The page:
In larger maps like the one we were playing, vehicles can help move troops from one control point to another and provide heavy support. However, as I found out when accidentally switching perspective in a tank or taking position behind a stationary gun, this older technology with its heavy armor allows for a poor field of vision.

That, however, is not a design flaw but realistic presentation, though it can fall short of uninhibited fun. At least it doesn't take away from the overall enjoyment of playing a traditional Battlefield game in the context of a little explored era. (Managing to finish 13th & 15th out of 64 didn't hurt either.)   ; )

Highlights: Strafing a zeppelin in my biplane; careening along narrow country roads in my light armored vehicle; taking control points with teamwork (that never grows old!). Lowlights: Flying my biplane into the dirt; getting killed in melee combat; being a passenger in a plane that someone flew into the dirt.

Titanfall, of course, is a very different animal. Yes, both games sport technological advances for their eras, but Titanfall's flashy attacks and towering mechs provide a stark contrast to the sometimes lumbering behemoths of old. Indeed it leans a little more toward run and gun arcade shooter than Battlefield's tactical squad combat.

For that reason, and because I'd never played Titanfall, I was apprehensive about playing the newest entry in the series, especially as I and a few others almost missed the window for the last session of the night (and did miss much of the video introduction and descriptions).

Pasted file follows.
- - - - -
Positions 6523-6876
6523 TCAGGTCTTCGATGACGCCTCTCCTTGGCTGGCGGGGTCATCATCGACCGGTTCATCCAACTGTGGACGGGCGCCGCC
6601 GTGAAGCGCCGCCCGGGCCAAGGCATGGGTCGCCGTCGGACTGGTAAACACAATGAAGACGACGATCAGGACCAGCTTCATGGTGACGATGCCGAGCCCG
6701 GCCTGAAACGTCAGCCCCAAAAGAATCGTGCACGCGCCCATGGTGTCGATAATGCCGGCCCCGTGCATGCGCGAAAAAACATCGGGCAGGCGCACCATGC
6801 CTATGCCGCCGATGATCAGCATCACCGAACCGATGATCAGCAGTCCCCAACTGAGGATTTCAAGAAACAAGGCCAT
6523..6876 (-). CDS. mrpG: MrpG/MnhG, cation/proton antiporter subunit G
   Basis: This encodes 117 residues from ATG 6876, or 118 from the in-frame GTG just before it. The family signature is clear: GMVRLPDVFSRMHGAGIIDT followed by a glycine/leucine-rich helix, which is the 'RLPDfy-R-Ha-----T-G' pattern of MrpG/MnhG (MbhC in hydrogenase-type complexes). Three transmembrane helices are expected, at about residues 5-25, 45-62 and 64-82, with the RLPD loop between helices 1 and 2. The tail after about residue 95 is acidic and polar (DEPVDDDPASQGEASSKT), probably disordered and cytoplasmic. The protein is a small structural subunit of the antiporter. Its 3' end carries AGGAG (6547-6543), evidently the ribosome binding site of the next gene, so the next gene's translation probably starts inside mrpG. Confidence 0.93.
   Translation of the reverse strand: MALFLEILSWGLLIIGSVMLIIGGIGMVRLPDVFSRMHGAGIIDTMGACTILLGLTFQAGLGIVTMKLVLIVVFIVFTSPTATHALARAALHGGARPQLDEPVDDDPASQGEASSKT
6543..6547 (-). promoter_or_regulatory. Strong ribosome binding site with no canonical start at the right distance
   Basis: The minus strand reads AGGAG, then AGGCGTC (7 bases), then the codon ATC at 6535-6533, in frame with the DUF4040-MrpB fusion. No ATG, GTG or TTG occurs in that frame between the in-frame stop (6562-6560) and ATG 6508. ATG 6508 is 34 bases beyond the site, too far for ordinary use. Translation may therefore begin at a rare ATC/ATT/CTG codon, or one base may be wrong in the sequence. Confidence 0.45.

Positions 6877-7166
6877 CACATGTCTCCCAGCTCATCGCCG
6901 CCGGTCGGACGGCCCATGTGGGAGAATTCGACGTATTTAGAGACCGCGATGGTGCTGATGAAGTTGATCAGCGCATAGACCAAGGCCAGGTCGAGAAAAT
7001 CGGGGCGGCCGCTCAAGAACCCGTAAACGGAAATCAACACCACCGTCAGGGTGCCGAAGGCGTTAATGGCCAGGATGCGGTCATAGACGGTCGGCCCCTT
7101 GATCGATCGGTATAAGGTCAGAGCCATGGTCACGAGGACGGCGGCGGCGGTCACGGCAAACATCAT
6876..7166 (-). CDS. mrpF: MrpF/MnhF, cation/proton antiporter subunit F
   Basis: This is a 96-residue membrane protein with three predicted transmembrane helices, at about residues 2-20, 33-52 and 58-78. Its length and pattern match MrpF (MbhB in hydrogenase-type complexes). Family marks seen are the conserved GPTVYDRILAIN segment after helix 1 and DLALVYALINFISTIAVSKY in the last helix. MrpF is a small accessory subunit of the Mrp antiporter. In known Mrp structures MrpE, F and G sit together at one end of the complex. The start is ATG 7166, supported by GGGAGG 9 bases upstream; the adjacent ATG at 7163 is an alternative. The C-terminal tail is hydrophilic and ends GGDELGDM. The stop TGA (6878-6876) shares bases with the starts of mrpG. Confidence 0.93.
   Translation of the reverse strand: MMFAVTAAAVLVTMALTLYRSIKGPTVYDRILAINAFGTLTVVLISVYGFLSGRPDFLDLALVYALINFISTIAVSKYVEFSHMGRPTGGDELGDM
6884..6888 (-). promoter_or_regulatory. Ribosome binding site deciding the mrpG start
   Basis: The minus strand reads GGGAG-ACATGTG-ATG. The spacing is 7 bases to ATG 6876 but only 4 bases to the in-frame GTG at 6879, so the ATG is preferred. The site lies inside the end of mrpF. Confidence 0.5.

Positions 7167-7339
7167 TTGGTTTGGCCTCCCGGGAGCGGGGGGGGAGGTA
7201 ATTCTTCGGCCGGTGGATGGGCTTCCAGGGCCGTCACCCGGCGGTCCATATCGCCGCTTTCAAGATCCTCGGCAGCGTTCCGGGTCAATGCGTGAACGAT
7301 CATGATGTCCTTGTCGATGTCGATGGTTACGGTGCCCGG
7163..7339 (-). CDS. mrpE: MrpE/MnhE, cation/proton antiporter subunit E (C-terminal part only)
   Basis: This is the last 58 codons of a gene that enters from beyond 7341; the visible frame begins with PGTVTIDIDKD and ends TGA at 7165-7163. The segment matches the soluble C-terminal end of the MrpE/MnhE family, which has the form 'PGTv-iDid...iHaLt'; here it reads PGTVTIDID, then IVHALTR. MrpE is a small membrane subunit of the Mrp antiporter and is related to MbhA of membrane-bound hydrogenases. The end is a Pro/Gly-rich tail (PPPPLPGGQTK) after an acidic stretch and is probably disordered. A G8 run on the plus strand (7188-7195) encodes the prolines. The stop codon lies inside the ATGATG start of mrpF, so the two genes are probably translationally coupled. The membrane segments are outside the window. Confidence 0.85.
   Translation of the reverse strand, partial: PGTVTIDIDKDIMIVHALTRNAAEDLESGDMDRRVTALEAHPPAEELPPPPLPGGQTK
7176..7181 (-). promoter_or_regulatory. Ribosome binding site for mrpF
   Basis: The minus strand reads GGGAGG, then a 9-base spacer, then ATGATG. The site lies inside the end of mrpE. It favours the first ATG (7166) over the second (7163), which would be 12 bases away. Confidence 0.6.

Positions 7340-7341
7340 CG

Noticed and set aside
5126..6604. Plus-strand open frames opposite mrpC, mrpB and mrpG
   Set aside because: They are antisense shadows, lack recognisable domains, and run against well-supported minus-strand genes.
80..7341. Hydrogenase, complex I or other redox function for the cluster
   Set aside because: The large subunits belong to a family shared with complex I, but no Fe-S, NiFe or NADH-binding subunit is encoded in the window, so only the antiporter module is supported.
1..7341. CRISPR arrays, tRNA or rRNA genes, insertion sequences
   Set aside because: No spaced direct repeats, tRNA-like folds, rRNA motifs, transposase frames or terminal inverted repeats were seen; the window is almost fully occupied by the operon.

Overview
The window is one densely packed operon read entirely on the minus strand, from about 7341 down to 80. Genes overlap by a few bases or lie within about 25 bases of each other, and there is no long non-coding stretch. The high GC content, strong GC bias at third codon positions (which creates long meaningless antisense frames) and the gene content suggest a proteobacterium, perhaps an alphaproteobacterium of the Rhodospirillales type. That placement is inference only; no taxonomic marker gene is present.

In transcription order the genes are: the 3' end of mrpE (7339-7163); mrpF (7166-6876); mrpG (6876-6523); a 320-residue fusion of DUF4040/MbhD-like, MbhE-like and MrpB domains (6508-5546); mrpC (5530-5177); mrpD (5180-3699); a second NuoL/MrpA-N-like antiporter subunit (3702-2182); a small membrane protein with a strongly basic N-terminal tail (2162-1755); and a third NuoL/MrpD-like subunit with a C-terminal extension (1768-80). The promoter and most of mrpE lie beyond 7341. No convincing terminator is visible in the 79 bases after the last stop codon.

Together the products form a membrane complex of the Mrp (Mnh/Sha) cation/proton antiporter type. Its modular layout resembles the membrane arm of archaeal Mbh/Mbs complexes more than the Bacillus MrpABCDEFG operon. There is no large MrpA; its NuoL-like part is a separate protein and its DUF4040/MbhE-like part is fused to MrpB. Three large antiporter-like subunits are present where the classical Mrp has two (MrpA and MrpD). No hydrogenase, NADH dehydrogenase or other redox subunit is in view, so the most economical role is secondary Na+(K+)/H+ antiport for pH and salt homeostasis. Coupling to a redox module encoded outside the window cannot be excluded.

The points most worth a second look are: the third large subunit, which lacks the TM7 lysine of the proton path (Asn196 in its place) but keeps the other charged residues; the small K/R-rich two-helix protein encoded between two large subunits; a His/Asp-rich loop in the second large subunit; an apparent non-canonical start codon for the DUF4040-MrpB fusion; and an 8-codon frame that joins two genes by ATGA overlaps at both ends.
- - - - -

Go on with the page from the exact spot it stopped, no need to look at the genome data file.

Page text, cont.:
At this point I was plunged into a match without knowing how anything worked. Of course I could figure out the shooting mechanic pretty quickly but special moves and titan attacks were a complete mystery. So when faced with confusion ... spam! I spammed attack buttons whether inside a titan or out.

And it appears to have paid off. Despite a shaky start, I warmed up and loosened up pretty quickly. On a couple occasions I surprised the enemy and was able to pick off a few in quick succession. Like Battlefield 1, the shooting mechanics in general are responsive and precise, allowing for intense firefights.

The titans themselves are eminently playable extensions of your character, moving nimbly and with deadly force across the map. Of course playing as a titan makes one an even bigger target, which is why I tended to just spam attacks whether against other titans or standard infantry foes. And thankfully it usually paid off in constant attacks.

However, spamming attacks when outside a titan sometimes put me in precarious situations, as I would often grapple right into the middle of an enemy squad or on a titan. Sure, sometimes I'd be in position to at least partially disable the titan, but often I'd just be forced to try and survive.

As far as objectives go, and those did exist, the one that we seemed to play regularly was Bounty. In this case, as opposed to Battlefield, the HUD minimap always helped orient me in relation to the action. And in this sense, when teams were attacking in unison, the gameplay was exhilarating.

Highlights: Single-handedly taking down a titan; mowing down enemy squads; teaming up against enemy titans. Lowlights: Grappling into enemy squads or titans; dying often; sometimes having no idea what I was doing or supposed to be doing.

I should note that the presentation for both Battlefield 1 and Titanfall 2 is exceptional. Nice textures, stunning color palettes, pretty particle effects, smooth animations, and solid framerates. The quality of these multiplayer demos was impressive, so much so that even a seeming lack of evolution did little to detract from the enjoyment of playing these new titles.